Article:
“Unfortunately, many retailers abroad are pressuring our suppliers and demanding to stop us selling abroad or make us raise the price to the point where there is no incentive for customers abroad to import jeans through us,” Mahoto said. “The Japanese jean manufactures are very traditional and value relationship and history above anything. These retailers abroad are also important customers and as long as they are complaining, brands feel they have to do something about it.
“At the same time, as we communicated that we sell abroad from the beginning, the brands cannot blame us. We are not doing anything against the rules. I’ve been trying to communicate to these retailers, saying killing us won’t benefit consumers nor the brands and that we need to grow the pie rather than trying to dominate the current one. However, they just repeat that Denimio is a threat to their business which they have to eliminate. So, quite frankly, there is a possibility that we may lose and be forced to exit…”
Many do not operate out of cities as populous as New York, nor do their customers necessarily have the same budget for clothing. In less prosperous locations, internet business becomes more crucial and that’s where web stores like Denimio’s hold the trump card. Everyone wants their competition eliminated, this will never change, but it’s also hypocritical to a degree to cry foul; it’s unlikely that any of Denimio’s competitors would give up this sort of advantage were the roles reversed.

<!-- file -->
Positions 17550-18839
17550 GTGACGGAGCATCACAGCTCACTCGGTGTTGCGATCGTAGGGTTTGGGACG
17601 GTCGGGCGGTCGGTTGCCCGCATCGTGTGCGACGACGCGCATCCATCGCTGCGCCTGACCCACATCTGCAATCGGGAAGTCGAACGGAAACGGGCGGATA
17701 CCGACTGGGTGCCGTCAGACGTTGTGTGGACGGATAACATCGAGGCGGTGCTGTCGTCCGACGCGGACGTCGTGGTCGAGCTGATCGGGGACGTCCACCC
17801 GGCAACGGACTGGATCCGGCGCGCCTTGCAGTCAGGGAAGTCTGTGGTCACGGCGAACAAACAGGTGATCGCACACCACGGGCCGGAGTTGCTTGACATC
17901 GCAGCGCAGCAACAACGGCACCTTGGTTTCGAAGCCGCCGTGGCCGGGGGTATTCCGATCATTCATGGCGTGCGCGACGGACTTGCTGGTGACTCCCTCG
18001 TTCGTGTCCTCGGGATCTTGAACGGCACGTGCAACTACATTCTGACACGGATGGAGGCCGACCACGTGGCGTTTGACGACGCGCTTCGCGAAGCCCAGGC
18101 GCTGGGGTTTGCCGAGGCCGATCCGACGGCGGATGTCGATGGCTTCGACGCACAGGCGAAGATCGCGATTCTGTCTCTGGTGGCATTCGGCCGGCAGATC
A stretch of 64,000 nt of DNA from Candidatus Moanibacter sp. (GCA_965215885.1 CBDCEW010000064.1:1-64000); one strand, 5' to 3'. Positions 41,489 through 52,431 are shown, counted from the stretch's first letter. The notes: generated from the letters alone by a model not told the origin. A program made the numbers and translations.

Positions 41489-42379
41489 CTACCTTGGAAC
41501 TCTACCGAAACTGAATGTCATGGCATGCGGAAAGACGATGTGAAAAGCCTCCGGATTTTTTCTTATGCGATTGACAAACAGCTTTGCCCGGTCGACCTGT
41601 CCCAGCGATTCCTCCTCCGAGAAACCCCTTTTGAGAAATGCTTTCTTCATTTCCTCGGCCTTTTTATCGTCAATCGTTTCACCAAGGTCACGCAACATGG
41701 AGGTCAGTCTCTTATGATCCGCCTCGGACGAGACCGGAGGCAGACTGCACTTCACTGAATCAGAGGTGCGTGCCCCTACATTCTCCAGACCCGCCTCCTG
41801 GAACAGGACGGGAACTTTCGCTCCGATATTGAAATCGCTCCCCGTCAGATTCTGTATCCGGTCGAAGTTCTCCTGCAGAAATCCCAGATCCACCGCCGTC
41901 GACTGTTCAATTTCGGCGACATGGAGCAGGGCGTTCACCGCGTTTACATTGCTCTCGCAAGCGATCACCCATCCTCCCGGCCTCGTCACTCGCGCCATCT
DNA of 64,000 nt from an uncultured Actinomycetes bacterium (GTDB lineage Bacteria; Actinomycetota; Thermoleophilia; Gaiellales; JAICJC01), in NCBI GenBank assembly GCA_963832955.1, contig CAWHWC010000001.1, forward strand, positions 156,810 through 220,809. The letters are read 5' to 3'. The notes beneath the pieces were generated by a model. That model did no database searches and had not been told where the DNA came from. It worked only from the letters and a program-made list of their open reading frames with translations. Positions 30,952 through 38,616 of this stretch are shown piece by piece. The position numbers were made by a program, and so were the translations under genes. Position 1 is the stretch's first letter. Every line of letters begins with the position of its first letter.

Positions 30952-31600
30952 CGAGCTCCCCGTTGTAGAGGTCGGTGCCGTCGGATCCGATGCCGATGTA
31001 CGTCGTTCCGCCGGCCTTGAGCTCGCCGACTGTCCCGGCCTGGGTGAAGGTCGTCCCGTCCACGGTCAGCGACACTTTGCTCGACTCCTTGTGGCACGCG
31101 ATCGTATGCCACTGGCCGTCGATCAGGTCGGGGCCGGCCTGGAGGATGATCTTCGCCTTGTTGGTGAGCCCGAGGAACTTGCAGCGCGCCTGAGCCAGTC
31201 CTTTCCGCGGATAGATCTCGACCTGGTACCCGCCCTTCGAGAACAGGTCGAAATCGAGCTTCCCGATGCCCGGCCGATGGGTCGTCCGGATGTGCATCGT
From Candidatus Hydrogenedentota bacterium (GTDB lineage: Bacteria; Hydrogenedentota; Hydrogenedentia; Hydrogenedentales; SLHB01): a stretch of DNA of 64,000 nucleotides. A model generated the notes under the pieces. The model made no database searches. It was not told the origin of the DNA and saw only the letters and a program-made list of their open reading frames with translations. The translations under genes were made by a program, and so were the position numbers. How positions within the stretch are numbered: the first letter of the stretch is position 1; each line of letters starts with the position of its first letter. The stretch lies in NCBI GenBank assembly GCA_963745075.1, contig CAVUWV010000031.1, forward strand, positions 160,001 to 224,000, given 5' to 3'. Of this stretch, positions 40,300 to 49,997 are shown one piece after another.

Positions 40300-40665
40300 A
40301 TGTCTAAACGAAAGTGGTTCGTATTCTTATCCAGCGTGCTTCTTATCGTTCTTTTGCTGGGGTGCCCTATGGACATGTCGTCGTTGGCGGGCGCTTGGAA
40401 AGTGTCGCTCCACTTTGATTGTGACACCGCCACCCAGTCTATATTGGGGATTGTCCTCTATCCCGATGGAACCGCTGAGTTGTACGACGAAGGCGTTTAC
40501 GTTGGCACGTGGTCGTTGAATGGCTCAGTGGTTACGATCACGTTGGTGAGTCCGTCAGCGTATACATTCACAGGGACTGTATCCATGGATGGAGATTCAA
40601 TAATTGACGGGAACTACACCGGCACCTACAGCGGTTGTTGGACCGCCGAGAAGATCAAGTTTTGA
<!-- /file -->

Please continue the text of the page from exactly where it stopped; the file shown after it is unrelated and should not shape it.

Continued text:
Mahoto’s frustrations are understandable. This has caused problems for potential expansion as well. Between local stores near Kanagawa and the tensions online, brands such as Iron Heart, Sugar Cane and others are painfully difficult to acquire. Mahoto thinks this hurts the customer, they’re forced to pay for the products they love at increased price points he considers excessive. But he also understands where the brands are coming from and isn’t immune from the traditions of Japanese culture himself. For instance, at his request, the names of stores that have made complaints and his friend who inspired him to start Denimio have been omitted from the article in order to maintain harmony.
Still, while they may not want to fight to maintain their business model, the loss of it would likely end Denimio and leave Karako out of a career. Since he’s not sure what she would do as an alternative, the premise isn’t something Mahoto likes to think about.
All aforementioned problems aside, Mahoto and Karako look forward to what the future holds. New refinements and functions will soon be arriving to the website, as will more new goods like shirts, jackets, accessories and items for women to compliment their bottom-heavy lineup.